Three beauties: the ref. 1415 HU was produced from 1939 – 1954.  Over this period, approximately 82 watches were cased in yellow gold, 32 in pink gold and 1 in platinum; from which 47 yellow, 19 pink and 1 platinum have returned to the market. Cities on the bezel would differ depending on the final market destination starting with 28 cities in 1939 and up to 42 cities in the 1950s. From left to right, a ref. 1415 HU made in 1945-46 depicting 41 time zones; a ref. 1415 HU made in 1948 depicting 41 time zones and a ref. 1415R HU made in 1948 also depicting 41 time zones. Image credit: Patek Philippe Museum

Ref. 1415 and Ref. 2523: Collector Darlings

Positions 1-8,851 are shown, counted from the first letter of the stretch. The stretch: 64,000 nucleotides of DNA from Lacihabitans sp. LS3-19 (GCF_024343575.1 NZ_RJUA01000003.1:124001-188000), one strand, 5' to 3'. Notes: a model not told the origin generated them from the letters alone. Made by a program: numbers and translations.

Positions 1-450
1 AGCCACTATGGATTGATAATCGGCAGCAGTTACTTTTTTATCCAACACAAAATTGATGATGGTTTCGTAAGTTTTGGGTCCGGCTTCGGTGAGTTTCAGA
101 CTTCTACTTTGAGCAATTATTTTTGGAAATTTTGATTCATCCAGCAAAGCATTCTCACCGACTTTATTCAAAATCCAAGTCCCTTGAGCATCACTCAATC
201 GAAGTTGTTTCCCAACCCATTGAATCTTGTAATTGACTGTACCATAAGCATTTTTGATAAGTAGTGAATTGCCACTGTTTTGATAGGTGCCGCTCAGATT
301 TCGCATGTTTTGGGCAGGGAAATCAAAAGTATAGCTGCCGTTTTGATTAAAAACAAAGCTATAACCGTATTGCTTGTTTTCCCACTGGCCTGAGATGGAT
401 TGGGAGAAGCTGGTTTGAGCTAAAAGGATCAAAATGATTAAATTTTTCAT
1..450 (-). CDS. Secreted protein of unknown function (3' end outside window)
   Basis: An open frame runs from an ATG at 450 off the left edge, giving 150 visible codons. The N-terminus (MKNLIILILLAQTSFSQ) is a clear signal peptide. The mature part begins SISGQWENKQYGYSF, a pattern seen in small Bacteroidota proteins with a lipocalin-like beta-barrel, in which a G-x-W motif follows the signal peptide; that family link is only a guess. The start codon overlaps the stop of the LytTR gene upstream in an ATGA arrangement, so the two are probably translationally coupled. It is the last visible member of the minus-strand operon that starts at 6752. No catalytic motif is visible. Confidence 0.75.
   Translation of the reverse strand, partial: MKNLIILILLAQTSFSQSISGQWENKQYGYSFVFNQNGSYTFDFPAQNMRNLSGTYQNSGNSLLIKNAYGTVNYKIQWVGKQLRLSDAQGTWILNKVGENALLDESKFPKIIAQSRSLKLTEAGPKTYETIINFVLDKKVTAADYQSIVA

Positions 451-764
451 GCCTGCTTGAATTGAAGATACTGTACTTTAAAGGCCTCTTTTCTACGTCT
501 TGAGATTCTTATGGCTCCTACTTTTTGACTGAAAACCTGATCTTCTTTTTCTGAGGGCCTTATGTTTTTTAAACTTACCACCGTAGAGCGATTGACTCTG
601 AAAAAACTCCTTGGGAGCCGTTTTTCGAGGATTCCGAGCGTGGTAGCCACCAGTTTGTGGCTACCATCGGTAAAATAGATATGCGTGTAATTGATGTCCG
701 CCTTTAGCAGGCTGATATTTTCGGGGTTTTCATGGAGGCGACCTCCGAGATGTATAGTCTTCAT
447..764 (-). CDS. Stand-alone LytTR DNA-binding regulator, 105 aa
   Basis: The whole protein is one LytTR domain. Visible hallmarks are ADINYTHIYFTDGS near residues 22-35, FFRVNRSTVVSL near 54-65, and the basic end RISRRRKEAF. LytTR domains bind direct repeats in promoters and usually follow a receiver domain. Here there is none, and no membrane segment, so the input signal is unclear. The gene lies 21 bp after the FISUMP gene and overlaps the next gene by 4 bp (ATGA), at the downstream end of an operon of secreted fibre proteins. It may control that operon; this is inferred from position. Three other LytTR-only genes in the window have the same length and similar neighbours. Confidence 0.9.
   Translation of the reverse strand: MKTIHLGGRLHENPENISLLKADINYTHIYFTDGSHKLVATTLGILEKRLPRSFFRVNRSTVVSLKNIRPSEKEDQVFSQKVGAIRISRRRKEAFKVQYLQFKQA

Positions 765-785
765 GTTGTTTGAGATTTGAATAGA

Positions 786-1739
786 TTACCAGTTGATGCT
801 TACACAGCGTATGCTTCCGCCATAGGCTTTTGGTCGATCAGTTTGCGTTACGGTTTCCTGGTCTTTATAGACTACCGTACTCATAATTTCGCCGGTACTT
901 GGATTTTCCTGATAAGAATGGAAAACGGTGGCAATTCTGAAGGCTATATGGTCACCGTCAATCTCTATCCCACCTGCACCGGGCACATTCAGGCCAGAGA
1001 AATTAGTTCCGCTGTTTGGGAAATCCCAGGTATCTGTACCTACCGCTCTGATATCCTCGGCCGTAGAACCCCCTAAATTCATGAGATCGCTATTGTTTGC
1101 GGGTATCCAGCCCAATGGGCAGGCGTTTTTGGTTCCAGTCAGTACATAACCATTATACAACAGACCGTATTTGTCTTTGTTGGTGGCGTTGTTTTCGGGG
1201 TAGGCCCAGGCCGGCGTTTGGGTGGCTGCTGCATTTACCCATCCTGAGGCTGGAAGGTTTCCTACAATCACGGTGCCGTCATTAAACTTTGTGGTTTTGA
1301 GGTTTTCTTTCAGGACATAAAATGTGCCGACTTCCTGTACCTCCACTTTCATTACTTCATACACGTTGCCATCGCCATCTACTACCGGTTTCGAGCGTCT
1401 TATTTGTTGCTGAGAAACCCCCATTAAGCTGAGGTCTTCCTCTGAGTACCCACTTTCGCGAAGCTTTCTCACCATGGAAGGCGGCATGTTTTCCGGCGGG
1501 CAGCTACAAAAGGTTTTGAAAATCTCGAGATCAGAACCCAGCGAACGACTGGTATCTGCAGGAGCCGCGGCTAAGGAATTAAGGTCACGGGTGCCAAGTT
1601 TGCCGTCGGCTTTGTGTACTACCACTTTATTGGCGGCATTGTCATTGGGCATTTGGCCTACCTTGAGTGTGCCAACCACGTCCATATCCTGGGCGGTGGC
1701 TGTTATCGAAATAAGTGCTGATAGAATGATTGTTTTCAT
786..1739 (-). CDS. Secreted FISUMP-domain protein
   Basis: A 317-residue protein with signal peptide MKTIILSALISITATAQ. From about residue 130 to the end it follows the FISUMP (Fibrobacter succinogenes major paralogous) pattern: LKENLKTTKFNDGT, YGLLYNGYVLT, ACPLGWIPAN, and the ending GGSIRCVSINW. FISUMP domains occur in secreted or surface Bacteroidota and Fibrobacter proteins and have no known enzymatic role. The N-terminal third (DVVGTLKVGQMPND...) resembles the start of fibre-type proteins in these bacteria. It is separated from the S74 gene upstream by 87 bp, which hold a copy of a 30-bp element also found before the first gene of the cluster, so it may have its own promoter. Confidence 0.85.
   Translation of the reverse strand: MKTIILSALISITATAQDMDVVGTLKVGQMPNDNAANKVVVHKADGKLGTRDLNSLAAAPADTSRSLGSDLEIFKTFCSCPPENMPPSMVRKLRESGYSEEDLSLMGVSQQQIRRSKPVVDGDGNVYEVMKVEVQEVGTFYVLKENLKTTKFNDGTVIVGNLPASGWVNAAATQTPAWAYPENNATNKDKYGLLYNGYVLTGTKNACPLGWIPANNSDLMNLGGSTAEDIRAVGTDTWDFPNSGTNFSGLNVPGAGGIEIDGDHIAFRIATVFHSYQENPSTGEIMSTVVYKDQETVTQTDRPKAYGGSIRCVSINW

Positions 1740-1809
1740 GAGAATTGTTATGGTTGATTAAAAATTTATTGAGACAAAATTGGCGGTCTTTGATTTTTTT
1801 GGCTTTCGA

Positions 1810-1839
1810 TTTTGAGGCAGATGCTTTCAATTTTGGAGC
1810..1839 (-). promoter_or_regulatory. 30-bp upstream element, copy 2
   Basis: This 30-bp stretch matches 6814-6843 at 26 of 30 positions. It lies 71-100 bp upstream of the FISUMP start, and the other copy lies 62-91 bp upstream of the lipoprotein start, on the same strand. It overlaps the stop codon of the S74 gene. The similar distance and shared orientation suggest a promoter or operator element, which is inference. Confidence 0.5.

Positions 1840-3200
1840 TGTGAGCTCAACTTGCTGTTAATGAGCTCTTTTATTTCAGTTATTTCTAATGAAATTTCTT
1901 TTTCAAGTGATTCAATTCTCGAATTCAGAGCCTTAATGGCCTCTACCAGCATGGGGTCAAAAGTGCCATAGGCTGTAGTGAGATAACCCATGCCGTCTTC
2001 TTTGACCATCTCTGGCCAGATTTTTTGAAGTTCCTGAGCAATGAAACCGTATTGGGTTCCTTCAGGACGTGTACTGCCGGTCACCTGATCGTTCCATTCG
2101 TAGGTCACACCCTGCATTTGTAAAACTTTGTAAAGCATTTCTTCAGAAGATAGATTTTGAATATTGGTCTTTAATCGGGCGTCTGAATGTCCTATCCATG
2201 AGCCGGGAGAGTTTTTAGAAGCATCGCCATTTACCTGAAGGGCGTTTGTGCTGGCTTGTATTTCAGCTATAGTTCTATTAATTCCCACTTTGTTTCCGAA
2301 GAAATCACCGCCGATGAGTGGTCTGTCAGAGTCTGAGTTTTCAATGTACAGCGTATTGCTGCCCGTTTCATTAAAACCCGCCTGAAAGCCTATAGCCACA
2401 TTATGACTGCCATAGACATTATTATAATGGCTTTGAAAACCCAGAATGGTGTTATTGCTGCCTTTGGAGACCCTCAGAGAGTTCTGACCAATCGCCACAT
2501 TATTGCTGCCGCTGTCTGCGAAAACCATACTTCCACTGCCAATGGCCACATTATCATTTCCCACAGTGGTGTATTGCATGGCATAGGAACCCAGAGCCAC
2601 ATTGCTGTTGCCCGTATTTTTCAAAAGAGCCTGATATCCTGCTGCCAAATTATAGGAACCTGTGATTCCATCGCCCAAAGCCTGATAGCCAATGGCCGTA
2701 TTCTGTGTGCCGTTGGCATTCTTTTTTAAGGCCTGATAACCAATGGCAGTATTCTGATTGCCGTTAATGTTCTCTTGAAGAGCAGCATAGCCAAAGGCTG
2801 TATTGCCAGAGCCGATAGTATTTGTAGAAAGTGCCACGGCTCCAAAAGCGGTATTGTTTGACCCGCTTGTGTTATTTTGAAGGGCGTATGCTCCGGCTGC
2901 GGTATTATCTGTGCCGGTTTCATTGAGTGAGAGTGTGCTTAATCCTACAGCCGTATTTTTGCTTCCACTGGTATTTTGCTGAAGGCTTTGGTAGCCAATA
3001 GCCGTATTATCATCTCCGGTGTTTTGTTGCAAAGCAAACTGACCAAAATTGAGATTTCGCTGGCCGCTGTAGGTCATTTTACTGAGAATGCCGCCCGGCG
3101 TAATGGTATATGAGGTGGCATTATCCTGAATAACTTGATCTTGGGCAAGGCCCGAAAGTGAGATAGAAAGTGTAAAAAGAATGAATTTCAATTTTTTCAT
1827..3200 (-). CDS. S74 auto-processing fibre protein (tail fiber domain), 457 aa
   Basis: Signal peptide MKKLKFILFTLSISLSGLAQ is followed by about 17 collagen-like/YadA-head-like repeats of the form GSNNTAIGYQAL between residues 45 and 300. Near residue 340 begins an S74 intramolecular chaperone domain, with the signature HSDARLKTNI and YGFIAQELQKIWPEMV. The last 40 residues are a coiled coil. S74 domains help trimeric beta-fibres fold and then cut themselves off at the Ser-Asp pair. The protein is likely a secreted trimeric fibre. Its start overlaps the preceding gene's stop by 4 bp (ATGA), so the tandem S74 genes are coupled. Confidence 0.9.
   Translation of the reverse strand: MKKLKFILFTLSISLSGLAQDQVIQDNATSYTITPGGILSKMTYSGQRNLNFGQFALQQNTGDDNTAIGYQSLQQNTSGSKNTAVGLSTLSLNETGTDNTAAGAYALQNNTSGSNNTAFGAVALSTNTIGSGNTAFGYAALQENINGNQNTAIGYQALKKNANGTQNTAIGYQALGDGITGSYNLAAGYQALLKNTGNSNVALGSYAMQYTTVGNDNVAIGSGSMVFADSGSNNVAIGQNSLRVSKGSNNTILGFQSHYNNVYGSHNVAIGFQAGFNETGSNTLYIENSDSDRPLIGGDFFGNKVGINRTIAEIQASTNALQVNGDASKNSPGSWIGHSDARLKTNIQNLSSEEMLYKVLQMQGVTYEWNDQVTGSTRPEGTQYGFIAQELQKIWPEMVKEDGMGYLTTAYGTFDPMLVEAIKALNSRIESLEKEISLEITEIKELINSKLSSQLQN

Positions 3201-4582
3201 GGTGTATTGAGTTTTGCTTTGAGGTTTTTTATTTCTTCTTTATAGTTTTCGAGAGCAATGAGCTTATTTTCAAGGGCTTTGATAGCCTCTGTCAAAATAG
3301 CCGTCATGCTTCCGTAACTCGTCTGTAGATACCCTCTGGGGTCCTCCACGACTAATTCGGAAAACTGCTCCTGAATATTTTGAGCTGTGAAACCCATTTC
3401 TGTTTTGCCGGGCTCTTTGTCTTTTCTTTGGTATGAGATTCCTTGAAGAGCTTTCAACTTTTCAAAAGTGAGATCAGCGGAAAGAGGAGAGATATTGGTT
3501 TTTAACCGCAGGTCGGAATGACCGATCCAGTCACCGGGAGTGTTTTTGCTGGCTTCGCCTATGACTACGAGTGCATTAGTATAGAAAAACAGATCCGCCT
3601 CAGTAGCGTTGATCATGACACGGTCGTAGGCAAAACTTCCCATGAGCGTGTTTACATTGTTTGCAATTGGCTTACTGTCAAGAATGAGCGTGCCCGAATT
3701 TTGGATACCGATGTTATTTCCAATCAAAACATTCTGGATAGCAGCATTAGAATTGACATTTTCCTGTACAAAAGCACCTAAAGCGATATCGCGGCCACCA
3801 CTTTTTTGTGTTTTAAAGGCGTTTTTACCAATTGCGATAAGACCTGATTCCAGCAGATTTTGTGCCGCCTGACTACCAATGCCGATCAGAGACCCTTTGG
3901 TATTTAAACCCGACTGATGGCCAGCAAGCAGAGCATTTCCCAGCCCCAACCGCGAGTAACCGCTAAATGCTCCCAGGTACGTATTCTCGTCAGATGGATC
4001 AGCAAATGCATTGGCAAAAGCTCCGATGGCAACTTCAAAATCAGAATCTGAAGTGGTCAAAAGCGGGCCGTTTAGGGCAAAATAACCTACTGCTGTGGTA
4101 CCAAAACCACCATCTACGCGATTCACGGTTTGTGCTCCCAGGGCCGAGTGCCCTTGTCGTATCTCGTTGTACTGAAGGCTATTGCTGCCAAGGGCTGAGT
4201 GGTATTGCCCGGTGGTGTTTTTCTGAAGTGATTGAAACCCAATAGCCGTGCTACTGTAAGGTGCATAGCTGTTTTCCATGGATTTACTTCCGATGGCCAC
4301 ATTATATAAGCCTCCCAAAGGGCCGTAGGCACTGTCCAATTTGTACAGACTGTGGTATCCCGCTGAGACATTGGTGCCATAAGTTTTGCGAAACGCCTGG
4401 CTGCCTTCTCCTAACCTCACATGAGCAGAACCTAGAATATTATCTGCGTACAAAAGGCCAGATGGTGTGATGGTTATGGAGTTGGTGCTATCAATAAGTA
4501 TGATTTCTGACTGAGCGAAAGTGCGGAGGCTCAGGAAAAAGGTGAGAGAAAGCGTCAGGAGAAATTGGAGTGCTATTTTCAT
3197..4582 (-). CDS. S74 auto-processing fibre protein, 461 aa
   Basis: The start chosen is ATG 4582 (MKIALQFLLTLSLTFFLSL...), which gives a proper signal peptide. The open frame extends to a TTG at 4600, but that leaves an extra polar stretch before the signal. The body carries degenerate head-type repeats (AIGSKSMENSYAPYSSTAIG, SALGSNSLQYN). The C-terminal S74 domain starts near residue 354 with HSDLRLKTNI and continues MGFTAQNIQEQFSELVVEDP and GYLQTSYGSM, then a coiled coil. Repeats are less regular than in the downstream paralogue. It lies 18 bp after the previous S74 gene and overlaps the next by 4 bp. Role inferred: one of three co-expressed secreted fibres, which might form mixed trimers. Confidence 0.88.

More attainable yet still exceptionally rare are the next iterations of the World Time watch, ref. 1415, which was produced between 1939 and 1954 in a 31 mm case size, and ref. 2523, introduced in 1953 and discontinued in 1965.

The ref. 2523 HU was launched in 1953, replacing the 1415 HU. It is estimated that of examples with an enamel dial, 18 were made in yellow gold, with 13 identified back into the market; and 7 were made in pink gold with 5 identified back on the market. This possibly unique white gold ref. 2523 HU  was made in 1955 and indicates 41 time zones on a rotating bezel. The enamel center dial depicts North America. Image credit: Patek Philippe Museum

“The 2523 will always bring more money than the 1415,” says Daryn Schnipper, chairman of Sotheby’s international watch division. “It’s somewhat rarer than the 1415, which is still quite rare. It’s thought that only 82 watches of the 1415 were made. And there were far fewer 2523s—a total of 45.” Schnipper attributes the attention paid to the ref. 2523 to the fact that, at 35.5 mm in size, “it’s a much bigger watch.”